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TDG: Table Dancing: Southern by the Grits of God


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Timothy C. Davis is both appreciative AND wary of his status as a "Southern writer". While he sits eating pimento-cheese sandwiches and wishes moon pies of appreciation on people, he's also wondering how exactly this all affects actual real ruminations on southern culture.

Read all about it here.

Sarcastic editorial comment: no additional “ain’ts”, “shoots” or “doggones” have been added to Mr. Davis' copy, not that we weren't tempted. :raz:

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Jon Lurie, aka "jhlurie"

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Jon,

Dang good thing you didn't! I'd have to get all-fired mad at you and come put a-whuppin' on ye. :angry:

See... you managed to avoid using “ain’t”, “shoot” and “doggone” and still got your point across!

Jon Lurie, aka "jhlurie"

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Great essay--and all the previous ones too! (Duh--hadn't realized all the pieces I liked, plus that Gastronomica SFA article, were all by the same person....I should've recognized the Southern argot.)

Zora O’Neill aka "Zora"

Roving Gastronome

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Great essay. Writing as a Southerner is never easy, what with all the stereotypes.

I totally empathize with the author: I, too, have at times chosen a badly made pimiento cheese sandwich over any other sandwich. How can anyone pass up ANY pimiento cheese sandwich?

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who said anything about rednecks?

My point is, "who conspicuously didn't say it".

Although every writer has to cater to the reading publics' tastes, I think it's sad when Mr. Davis adopts a self-degrating attitude towards his heritage, even when it's done in a humorous fashion, in order to satisfy publishers sereotypes of Southerners.

SB (not a Southerner himself)

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Although every writer has to cater to the reading publics' tastes, I think it's sad when Mr. Davis adopts a self-degrating attitude towards his heritage, even when it's done in a humorous fashion, in order to satisfy publishers sereotypes of Southerners. 

SB (not a Southerner himself)

That's not at all how I read Tim's piece. I think he's making fun of the tendency of people to ask or expect it of him, but there's a refreshing awareness that stereotypes have to come from SOMEWHERE. It's not exactly like Tim is trying to hide his Pimento Cheese sandwich, or deny it. He's just asking people to look beyond it, he's not being self-degrading about it.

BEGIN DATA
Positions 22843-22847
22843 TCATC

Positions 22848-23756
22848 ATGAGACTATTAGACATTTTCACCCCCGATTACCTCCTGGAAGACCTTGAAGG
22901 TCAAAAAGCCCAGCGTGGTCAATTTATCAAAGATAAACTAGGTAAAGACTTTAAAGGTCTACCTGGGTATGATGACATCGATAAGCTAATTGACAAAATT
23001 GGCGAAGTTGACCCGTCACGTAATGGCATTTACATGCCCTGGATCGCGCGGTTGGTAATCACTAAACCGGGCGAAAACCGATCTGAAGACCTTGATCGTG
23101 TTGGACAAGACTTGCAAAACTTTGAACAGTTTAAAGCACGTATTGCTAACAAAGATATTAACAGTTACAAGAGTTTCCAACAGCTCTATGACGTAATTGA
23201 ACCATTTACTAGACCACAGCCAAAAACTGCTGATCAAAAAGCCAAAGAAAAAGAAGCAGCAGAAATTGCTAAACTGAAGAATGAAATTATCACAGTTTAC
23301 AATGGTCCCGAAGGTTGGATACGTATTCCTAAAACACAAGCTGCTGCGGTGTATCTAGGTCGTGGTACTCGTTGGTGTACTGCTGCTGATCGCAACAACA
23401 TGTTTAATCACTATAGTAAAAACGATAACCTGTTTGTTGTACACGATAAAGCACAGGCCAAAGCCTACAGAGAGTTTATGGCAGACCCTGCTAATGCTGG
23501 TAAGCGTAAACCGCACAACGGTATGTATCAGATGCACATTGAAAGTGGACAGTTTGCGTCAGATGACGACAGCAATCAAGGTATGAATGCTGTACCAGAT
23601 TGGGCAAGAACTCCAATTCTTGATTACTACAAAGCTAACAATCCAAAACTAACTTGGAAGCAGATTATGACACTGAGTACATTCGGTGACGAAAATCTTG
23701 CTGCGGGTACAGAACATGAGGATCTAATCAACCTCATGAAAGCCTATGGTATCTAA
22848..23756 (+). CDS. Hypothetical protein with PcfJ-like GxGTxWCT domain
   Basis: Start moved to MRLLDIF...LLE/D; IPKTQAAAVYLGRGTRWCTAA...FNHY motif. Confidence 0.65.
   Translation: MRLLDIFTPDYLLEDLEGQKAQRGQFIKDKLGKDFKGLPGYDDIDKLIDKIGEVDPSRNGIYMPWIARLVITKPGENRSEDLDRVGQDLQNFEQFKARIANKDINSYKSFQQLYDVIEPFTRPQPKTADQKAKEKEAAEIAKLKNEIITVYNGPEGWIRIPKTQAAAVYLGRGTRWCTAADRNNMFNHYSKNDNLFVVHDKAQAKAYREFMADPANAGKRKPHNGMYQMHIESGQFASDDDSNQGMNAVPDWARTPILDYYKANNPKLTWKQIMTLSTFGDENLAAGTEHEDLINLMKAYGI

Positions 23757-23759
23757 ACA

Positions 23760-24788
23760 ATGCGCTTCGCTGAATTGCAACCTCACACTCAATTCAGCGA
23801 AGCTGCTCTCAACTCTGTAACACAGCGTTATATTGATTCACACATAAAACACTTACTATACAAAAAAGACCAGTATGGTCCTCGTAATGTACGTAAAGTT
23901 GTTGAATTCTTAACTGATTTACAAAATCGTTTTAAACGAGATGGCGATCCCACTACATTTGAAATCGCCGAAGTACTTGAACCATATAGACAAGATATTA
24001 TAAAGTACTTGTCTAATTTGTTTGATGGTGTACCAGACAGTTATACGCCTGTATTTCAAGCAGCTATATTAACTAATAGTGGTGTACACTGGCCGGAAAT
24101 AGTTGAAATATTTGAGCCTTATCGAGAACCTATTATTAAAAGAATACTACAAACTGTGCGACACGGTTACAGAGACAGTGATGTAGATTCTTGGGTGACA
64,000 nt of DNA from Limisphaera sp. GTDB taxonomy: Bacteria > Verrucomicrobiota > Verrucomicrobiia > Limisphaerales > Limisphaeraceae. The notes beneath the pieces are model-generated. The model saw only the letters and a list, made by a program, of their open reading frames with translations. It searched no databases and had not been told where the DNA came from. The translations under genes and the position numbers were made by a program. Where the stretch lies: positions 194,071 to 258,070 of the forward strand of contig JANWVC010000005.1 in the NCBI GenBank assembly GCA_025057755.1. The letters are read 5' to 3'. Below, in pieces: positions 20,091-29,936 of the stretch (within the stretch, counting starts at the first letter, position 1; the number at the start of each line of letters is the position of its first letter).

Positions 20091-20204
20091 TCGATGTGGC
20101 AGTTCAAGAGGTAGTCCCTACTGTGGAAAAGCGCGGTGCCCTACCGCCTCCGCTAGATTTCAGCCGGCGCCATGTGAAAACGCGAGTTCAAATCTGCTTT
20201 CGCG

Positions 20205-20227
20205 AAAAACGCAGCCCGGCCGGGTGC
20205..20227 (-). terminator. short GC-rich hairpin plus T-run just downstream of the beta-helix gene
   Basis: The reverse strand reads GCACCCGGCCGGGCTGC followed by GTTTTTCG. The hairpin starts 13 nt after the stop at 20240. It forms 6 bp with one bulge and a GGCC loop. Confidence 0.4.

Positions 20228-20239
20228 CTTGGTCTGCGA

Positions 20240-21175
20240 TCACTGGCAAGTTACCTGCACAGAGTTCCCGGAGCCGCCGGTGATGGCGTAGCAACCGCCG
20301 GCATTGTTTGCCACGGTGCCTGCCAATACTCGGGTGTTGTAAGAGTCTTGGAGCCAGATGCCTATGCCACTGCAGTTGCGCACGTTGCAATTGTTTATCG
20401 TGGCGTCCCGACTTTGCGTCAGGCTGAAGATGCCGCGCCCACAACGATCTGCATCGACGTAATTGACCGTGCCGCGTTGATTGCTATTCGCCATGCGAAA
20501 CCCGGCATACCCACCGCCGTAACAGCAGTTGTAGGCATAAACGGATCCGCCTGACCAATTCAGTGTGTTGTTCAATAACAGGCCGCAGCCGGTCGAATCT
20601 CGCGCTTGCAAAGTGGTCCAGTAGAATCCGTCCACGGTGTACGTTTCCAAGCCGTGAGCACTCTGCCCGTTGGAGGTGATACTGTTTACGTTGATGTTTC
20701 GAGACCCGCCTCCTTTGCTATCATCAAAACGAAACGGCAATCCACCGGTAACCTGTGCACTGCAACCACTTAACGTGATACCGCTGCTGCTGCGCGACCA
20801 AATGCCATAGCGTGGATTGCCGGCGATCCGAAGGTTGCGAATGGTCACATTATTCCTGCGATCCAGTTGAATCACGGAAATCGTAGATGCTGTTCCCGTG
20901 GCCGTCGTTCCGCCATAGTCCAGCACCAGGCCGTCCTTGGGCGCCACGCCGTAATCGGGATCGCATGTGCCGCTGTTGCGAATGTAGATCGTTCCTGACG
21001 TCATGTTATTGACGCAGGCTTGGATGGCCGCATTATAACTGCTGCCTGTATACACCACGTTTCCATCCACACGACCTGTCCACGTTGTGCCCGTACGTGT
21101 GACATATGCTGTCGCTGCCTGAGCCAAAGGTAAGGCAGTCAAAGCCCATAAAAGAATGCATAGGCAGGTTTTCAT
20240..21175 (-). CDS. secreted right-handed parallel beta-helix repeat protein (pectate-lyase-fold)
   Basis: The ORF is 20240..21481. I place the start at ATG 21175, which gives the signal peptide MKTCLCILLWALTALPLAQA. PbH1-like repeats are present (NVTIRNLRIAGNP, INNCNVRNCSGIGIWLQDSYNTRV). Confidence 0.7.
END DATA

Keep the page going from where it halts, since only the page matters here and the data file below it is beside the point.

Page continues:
Jon Lurie, aka "jhlurie"

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who said anything about rednecks?

My point is, "who conspicuously didn't say it".

Although every writer has to cater to the reading publics' tastes, I think it's sad when Mr. Davis adopts a self-degrating attitude towards his heritage, even when it's done in a humorous fashion, in order to satisfy publishers sereotypes of Southerners.

SB (not a Southerner himself)

Davis did no such thing, in my opinion (which may not be worth much, as I occasionally enjoy a Zippy Mart pimiento cheese sandwich). I read the article as an acceptance of things the way they are and as a description of the fashion in which he takes advantage of the situation. I have benefited from the same situation over the years and there is a strange satisfaction to be had there.

It's fun pulling Yankee legs. The thin wire that a Southern Writer has to walk is another matter. Just because you set out to have a little fun with our Northern Brethren, does not mean that you can outright insult those in the South who managed to learn how to read by the light of a smoky fire in their dogtrot (see what I mean, it's a thin line :laugh: ). Being an enlightened redneck is a fine way to get noticed (or get elected to National Political Office or get your own TV show :raz: ).

I thought that it was a very enjoyable piece.

Brooks

Brooks Hamaker, aka "Mayhaw Man"

There's a train everyday, leaving either way...

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I don’t usually fight it, preferring to let the publication get the story they want, provided I’m not turned into some sort of quasi-Bo Duke savant who just happens to be able to type purty when I’m not mouth-breathing.

OK... That one "tipped over my bucket". :laugh::laugh::laugh:

I suppose one could counter with the fact that Faulkner and Williams, among others, were probably not mouth breathers. :biggrin: But, what the heck. Sterotypes can be quite useful. Being a multigeneration Texan, I have encountered that a lot in dealing with European colleagues. The funny thing is, SE Texas considers itself more Southern than stereotypically Texan. But, they don't have a clue as to what that means. :biggrin:

Linda LaRose aka "fifi"

"Having spent most of my life searching for truth in the excitement of science, I am now in search of the perfectly seared foie gras without any sweet glop." Linda LaRose